What is a dental radiograph (x-ray) exam and how does it help me?
X-rays, also known as radiographs, are commonly used in dental exams for patients of all ages. Panoramic x-rays are taken every five to seven years to visually depict the entire mouth. Panoramic x-rays are taken with a machine that circles your head providing a complete overview of all teeth such as tooth roots, upper and lower jawbones, the sinuses, and other hard surfaces in the mouth. An X-ray examination is needed to reveal:
- Small areas of decay between teeth or below existing restorations (fillings)
- Deep cavities
- Infections that can develop in the mouth bones
- Periodontal (gum) disease
- Abscesses or cysts
- Developmental abnormalities
- Some types of tumors
- TMJ Dysfunction
Should I worry if my gums bleed when I floss? I feel fine, but is this a big deal?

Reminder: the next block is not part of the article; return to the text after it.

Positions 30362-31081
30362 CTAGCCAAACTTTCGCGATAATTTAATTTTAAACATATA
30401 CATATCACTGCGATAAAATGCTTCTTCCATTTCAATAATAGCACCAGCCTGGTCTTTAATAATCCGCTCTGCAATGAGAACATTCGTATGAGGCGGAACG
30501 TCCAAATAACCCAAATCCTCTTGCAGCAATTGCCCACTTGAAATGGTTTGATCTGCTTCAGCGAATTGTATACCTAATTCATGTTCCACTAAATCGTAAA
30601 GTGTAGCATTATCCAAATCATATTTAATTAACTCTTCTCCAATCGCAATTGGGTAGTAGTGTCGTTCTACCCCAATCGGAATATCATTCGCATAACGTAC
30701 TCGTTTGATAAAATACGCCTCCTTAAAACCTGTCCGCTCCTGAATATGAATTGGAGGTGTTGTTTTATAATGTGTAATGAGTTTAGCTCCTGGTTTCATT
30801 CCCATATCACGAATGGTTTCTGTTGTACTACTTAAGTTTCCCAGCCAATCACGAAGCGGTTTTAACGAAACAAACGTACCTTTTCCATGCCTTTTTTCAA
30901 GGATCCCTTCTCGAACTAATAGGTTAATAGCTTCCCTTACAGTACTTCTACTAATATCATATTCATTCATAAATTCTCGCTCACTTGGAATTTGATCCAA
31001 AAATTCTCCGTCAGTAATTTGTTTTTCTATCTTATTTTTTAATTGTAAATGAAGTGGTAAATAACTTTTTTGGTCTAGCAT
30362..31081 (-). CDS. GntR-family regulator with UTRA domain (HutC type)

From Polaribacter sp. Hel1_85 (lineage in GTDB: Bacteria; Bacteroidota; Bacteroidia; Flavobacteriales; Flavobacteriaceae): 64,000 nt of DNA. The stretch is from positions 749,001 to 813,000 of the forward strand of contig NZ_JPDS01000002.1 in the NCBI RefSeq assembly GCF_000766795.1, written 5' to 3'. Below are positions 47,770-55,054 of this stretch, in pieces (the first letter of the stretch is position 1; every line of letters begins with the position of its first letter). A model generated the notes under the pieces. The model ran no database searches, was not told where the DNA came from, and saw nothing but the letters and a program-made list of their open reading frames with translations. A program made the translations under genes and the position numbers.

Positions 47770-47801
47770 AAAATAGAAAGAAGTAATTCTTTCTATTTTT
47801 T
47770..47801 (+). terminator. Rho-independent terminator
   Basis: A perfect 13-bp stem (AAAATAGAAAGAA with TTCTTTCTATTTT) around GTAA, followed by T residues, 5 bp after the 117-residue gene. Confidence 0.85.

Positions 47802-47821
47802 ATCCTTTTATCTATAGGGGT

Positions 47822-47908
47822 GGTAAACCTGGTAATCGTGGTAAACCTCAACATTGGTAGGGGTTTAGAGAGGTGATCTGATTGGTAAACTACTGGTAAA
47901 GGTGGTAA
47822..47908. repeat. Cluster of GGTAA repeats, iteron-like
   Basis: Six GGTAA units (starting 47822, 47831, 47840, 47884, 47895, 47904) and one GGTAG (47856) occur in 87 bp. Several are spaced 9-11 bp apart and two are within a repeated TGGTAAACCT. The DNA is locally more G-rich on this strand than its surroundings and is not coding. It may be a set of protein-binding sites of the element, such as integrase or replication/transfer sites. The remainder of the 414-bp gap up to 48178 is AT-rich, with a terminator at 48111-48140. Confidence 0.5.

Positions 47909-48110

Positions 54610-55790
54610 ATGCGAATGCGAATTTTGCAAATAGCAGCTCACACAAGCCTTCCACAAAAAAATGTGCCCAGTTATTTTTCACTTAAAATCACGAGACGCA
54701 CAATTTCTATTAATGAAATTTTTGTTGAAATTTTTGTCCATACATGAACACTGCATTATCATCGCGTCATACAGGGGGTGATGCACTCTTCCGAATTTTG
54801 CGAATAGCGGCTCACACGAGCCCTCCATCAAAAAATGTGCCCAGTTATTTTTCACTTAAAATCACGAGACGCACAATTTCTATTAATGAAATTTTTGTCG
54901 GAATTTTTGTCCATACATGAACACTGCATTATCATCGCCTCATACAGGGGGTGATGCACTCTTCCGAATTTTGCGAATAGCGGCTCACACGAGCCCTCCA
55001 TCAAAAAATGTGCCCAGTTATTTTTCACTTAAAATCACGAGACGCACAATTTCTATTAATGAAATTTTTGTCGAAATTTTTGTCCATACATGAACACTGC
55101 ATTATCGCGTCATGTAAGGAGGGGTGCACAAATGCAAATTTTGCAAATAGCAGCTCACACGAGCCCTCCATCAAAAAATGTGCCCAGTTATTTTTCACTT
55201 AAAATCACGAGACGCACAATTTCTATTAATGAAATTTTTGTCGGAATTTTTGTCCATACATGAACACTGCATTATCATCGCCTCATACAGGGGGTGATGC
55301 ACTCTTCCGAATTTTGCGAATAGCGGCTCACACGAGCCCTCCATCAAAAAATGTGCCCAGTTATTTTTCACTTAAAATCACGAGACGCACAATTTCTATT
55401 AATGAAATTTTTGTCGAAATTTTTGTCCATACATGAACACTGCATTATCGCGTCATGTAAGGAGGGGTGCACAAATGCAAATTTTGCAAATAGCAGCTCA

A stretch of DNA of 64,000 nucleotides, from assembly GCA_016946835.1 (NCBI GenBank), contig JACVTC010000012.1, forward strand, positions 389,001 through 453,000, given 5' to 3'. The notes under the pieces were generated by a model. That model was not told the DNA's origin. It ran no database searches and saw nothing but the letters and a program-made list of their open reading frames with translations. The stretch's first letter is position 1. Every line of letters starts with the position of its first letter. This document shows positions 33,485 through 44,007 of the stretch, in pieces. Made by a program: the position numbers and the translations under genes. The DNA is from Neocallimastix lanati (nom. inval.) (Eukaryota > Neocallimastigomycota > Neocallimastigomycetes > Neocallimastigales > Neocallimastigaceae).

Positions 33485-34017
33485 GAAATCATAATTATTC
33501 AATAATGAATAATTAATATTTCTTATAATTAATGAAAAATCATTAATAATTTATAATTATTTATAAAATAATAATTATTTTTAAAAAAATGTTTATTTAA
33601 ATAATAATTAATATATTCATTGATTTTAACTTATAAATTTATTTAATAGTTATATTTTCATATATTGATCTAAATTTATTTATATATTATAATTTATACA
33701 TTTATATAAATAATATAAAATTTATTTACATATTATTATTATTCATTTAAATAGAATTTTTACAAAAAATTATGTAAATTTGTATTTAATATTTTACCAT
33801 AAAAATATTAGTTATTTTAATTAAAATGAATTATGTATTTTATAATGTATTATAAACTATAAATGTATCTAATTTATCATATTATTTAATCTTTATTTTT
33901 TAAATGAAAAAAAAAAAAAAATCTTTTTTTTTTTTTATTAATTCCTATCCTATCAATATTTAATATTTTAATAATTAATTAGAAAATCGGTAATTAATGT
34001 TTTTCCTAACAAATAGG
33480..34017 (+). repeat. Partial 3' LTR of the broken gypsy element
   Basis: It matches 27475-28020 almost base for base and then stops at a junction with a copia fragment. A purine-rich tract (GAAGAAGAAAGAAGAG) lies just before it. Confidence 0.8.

Bleeding gums are always a warning sign often indicating conditions such as gingivitis or gum disease. Gingivitis (inflamed, bleeding gums) is not a one-way ticket to gum disease; in fact, if it’s caught early enough, gingivitis can be treated and even reversed. The first line of treatment for gingivitis is making lifestyle changes. Poor oral hygiene, smoking, uncontrolled diabetes, and high levels of stress can contribute to gingivitis. Choose a toothbrush with soft bristles to ease gum damage. Getting regular dental cleanings also helps to control plaque and tooth decay. It's important to stop gingivitis before it progresses, as studies have shown. Heart disease, strokes, diabetes, even osteoporosis and inflammatory diseases such as Rheumatoid Arthritis have been linked to poor oral health. Though not the first suspect with bleeding gums, oral cancer is also a possibility. Oral cancer can be difficult to diagnose because of its association with other medical conditions. They include mouth sores, difficulty swallowing, jaw movements, or continuous pain in the mouth. Regular check-ups are vital to oral cancer prevention, as is good oral hygiene. Inform your dentist if you’re experiencing any of the above symptoms.